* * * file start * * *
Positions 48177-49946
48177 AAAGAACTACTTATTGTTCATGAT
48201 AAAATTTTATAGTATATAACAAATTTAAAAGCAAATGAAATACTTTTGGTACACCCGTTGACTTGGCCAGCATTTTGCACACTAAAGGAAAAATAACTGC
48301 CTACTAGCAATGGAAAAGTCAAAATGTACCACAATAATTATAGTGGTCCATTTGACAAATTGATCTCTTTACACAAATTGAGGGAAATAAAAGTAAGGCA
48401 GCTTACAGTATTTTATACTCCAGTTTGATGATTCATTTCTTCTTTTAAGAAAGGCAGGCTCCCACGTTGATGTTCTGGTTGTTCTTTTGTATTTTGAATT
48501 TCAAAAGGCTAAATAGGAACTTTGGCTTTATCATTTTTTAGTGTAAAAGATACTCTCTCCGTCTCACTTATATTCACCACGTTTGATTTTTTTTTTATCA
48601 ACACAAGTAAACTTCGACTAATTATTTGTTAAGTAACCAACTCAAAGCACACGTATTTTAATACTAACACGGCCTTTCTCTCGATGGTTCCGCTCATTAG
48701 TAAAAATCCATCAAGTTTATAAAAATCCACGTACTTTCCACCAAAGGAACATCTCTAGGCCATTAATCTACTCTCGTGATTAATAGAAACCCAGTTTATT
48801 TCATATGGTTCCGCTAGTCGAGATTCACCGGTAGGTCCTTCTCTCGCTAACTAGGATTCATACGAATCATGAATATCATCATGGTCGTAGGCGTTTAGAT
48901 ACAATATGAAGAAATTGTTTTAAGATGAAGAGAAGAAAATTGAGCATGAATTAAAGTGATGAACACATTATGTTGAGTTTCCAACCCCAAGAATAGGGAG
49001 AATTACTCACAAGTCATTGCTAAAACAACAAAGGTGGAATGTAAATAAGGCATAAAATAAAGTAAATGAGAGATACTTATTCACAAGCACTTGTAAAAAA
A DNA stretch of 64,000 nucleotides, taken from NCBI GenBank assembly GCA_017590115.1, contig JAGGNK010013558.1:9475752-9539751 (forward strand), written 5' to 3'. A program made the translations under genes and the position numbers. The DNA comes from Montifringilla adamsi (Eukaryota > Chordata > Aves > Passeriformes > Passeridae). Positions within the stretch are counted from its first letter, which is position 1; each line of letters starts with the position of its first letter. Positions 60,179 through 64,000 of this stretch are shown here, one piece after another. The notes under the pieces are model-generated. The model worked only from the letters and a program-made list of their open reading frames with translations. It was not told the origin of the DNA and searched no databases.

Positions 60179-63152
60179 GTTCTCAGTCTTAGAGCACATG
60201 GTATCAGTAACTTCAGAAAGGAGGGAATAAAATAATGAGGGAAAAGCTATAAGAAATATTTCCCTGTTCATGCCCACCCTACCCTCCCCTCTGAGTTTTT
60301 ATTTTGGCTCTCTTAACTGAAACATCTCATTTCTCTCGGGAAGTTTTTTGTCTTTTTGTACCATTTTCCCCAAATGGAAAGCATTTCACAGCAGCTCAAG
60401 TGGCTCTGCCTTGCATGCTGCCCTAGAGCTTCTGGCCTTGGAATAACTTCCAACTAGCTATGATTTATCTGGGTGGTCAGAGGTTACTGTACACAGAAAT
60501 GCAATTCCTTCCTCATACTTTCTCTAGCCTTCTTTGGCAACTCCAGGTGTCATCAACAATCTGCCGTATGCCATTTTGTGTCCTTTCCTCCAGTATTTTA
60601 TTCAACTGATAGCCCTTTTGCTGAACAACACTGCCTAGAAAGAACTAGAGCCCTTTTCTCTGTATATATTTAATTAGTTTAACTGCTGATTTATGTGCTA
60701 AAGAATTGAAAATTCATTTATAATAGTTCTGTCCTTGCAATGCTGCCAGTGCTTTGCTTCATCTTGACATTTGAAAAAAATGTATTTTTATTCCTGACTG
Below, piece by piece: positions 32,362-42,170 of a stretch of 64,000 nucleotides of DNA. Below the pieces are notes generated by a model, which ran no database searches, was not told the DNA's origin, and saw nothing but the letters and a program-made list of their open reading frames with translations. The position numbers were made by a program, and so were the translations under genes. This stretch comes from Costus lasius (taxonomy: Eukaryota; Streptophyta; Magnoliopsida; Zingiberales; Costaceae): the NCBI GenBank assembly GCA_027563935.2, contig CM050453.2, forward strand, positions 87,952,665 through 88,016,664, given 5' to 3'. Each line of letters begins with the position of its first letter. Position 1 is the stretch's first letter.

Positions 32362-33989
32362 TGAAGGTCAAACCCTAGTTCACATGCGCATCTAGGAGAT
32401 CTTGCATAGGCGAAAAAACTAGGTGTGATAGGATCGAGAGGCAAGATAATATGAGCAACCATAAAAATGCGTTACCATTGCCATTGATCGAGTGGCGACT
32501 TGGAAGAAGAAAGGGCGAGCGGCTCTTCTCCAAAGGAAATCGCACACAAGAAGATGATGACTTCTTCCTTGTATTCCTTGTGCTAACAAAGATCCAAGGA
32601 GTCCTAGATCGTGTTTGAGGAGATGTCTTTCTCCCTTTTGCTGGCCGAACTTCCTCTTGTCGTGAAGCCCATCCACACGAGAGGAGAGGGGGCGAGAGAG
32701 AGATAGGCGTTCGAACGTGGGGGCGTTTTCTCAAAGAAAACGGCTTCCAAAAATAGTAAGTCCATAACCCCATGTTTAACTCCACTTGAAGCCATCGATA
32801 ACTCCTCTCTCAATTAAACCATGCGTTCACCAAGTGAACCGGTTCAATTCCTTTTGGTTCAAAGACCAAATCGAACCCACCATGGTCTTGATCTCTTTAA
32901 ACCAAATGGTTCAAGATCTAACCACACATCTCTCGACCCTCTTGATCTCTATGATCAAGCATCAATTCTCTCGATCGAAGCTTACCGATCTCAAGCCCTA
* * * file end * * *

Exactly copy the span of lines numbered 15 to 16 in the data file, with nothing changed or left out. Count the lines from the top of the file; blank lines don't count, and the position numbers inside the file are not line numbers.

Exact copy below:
60201 GTATCAGTAACTTCAGAAAGGAGGGAATAAAATAATGAGGGAAAAGCTATAAGAAATATTTCCCTGTTCATGCCCACCCTACCCTCCCCTCTGAGTTTTT
60301 ATTTTGGCTCTCTTAACTGAAACATCTCATTTCTCTCGGGAAGTTTTTTGTCTTTTTGTACCATTTTCCCCAAATGGAAAGCATTTCACAGCAGCTCAAG